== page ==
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Comment: Publisher: Stones Print
Date of Publication: 1986
Binding: paperback
Edition: 2nd Edition
Condition: As New
Description: 1986 Stones Print second edition paperback; as new condition, UK dealer, immediate dispatch
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Footprints through Avebury Paperback – 1986

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Paperback, 1986

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Product Details

  • Paperback
  • Publisher: Stones Print; 2nd Edition edition (1986)
  • ASIN: B0058DCOUI
  • Product Dimensions: 8 x 5.7 x 0.2 inches
  • Shipping Weight: 5.6 ounces
  • Average Customer Review: 5.0 out of 5 stars  See all reviews (1 customer review)

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Most Helpful Customer Reviews

9 of 11 people found the following review helpful By Judy K. Polhemus VINE VOICE on February 10, 2008
Format: Paperback
Fascinating. Eerie. Magnificent. Whatever words you choose to describe the architectural landscape of Avebury (in England not far from Stonehenge), you will stand amazed. Avebury is more than just a stone circle: it is a complex of standing stones, burial grounds, ditches, and a mysterious giant hill whose meaning has never been determined.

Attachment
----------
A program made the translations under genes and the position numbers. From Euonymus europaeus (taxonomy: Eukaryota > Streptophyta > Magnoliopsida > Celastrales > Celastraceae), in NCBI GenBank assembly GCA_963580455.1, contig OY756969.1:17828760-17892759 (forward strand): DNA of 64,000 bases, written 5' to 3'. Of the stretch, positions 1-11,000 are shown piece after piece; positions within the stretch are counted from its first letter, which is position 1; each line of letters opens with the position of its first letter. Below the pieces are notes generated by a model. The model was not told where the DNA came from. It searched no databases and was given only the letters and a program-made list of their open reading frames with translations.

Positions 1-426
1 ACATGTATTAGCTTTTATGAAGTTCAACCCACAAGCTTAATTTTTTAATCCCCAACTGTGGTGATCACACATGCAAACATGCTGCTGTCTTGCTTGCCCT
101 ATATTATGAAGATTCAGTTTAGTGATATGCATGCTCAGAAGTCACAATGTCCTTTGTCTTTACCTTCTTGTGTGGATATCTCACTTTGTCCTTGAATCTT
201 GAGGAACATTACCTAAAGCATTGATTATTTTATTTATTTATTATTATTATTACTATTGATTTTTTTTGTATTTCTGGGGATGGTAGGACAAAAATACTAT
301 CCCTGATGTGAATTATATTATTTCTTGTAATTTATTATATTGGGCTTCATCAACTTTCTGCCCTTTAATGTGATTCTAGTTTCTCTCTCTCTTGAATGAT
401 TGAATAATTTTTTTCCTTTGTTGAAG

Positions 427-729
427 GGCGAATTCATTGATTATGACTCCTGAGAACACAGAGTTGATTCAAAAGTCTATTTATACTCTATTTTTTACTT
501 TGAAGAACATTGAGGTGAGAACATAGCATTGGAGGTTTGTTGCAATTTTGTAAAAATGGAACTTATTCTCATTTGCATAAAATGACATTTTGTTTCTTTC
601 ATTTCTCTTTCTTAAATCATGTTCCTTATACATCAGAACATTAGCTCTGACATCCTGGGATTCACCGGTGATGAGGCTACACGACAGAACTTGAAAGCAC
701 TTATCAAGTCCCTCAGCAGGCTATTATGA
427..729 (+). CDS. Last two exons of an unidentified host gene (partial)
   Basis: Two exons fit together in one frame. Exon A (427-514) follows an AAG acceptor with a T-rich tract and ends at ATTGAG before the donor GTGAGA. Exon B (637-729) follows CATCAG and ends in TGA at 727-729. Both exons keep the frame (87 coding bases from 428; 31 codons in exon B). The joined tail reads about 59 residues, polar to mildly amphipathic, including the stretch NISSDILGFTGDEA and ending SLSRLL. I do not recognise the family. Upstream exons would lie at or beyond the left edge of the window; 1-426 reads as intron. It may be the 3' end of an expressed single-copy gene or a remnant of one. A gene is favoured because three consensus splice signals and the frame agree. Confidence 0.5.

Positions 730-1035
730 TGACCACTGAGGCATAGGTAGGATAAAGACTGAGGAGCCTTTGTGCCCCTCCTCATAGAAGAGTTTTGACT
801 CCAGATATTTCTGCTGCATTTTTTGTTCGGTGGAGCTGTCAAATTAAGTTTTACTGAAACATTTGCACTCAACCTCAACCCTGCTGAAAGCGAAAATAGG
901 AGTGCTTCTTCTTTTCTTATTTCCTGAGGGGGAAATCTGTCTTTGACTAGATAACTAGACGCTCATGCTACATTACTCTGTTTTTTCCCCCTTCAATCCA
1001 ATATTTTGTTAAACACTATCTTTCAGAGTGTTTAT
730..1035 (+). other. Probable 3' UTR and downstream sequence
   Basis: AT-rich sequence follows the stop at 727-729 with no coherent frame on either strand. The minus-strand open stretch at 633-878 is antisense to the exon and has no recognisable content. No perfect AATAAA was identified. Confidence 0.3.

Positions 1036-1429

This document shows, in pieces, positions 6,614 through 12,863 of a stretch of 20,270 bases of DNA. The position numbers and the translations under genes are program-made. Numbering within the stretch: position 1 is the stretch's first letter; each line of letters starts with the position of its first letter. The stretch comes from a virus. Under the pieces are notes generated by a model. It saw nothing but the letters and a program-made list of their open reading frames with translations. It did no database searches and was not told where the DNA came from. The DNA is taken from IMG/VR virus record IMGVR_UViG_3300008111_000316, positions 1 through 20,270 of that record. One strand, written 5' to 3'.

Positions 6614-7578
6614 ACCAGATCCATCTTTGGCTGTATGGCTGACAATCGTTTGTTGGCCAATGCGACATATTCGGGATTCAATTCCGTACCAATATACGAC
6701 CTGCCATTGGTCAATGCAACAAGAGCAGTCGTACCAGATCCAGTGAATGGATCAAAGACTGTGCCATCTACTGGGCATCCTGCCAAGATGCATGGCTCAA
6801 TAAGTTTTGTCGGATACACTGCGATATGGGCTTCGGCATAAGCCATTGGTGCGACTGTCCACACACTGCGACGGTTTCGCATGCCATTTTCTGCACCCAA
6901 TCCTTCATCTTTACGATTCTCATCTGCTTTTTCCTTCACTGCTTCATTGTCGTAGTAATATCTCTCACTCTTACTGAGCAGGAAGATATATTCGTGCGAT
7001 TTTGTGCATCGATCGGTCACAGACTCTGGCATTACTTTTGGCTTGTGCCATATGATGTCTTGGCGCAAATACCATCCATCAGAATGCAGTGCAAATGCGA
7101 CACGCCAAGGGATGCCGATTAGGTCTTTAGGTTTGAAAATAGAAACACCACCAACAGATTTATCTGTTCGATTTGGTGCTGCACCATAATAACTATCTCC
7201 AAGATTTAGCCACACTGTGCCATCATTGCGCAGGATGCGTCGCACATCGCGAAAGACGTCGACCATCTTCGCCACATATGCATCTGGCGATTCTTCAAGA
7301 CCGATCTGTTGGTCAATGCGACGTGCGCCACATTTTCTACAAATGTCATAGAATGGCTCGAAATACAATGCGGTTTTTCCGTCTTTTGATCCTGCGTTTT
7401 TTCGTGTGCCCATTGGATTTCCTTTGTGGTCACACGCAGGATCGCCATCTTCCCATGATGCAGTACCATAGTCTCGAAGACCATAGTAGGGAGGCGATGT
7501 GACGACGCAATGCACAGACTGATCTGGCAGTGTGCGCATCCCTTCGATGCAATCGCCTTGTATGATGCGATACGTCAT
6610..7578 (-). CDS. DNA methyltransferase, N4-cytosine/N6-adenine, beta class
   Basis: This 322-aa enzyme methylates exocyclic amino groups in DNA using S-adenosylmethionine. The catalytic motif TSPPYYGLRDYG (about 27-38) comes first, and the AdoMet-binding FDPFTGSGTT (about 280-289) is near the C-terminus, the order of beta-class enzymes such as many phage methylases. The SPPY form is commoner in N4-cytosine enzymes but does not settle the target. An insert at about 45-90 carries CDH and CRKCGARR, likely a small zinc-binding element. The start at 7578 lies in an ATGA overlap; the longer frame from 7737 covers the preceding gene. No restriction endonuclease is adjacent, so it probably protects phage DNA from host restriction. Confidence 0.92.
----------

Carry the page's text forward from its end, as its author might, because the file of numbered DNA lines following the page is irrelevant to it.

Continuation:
Using this book as our guide, let's walk the history of these megaliths and surrounding structures. "Built to house the bones of important people" (2), the West Kennet Long Barrow was the first structure. Other barrows dot the countryside. Several ditches and banks appear here and there. At one time a wooden fortress and a small village were enclosed atop the banks.

The most puzzling structure is Silbury Hill. Made "entirely of tightly rammed chalk," Silbury Hill is the tallest structure in prehistoric Europe. Yet, its purpose remains "one of the great unsolved mysteries of prehistory" (14). On the other hand, historic peoples had their use for it. Romans used some of its chalk to build roads, the Saxons built a fort on top, and locals used it as a site for partying. During the Victorian period locals used many of the megaliths as building stone for their houses and shops to the sickening dismay of later historians.

The rest of Avebury consists of stone circles, avenues of megaliths leading to specific stones, deep ditches now two-thirds filled with silt, with houses, shops, and a church now occupying much of Avebury.

This little book is a guide filled with photographs, both historical and current, maps, charts, illustrations, sketches, and other pertinent kinds of information necessary for a real excursion through history. As you walk the book, you will have a keen sense of what man is willing to do to leave his mark on the world.
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